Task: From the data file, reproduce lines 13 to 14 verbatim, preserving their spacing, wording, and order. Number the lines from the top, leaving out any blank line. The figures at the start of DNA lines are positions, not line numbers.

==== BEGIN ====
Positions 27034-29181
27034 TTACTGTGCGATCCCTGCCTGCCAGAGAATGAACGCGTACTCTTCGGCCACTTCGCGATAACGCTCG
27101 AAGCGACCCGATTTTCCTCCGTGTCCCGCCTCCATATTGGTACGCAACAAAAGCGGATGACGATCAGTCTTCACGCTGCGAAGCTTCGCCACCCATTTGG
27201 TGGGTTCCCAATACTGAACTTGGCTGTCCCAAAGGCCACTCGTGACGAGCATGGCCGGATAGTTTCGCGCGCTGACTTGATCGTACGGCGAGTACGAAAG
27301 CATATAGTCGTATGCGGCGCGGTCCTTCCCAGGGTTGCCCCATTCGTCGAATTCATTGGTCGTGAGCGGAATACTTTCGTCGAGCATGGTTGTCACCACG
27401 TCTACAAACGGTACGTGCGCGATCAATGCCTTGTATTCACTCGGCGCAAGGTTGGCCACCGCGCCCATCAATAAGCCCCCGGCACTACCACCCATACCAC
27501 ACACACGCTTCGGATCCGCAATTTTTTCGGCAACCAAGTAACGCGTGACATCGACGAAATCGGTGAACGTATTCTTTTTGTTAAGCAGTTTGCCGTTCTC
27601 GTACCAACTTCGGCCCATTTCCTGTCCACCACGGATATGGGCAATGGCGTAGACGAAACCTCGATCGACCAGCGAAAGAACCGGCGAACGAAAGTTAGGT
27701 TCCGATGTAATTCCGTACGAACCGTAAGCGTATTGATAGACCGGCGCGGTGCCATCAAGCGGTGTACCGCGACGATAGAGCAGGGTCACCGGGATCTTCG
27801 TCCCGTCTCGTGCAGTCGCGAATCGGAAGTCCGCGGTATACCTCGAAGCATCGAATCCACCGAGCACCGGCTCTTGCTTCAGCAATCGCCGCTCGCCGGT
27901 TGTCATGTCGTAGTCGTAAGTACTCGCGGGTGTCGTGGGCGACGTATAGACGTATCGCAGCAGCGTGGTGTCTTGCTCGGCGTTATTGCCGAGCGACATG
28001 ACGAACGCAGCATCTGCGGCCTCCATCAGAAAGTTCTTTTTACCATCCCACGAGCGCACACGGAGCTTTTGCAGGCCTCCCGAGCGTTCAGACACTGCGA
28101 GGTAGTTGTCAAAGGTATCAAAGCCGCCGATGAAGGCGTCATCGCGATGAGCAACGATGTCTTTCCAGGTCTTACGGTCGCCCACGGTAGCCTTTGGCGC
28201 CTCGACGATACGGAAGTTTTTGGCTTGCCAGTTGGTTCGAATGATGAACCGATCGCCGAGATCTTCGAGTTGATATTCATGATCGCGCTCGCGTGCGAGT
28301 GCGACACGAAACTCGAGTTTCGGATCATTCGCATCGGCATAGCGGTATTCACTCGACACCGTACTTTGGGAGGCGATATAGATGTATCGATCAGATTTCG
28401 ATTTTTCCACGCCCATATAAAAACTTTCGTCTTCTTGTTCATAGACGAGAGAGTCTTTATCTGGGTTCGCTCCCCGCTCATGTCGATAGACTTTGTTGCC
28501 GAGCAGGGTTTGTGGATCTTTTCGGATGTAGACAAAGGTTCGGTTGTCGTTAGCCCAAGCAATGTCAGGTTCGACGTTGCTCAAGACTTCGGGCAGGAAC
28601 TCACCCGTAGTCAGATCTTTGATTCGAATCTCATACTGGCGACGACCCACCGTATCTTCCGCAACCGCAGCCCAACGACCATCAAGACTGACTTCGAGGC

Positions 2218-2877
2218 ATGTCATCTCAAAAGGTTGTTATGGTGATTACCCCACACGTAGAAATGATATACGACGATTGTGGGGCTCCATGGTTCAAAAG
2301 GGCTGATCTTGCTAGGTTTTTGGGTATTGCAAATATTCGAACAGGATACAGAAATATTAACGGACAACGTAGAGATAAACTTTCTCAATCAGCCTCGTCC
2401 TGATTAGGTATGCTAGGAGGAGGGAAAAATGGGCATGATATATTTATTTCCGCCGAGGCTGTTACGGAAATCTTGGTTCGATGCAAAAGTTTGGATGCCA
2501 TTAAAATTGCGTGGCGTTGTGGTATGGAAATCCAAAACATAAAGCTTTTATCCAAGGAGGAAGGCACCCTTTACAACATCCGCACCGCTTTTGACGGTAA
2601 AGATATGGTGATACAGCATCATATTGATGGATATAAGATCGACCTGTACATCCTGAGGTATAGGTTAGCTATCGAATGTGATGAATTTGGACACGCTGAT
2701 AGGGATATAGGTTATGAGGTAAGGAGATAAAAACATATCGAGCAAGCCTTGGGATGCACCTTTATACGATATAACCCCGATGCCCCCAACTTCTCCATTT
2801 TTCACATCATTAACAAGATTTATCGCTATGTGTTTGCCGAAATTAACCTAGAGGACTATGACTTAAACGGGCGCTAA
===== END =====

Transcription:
28101 GGTAGTTGTCAAAGGTATCAAAGCCGCCGATGAAGGCGTCATCGCGATGAGCAACGATGTCTTTCCAGGTCTTACGGTCGCCCACGGTAGCCTTTGGCGC
28201 CTCGACGATACGGAAGTTTTTGGCTTGCCAGTTGGTTCGAATGATGAACCGATCGCCGAGATCTTCGAGTTGATATTCATGATCGCGCTCGCGTGCGAGT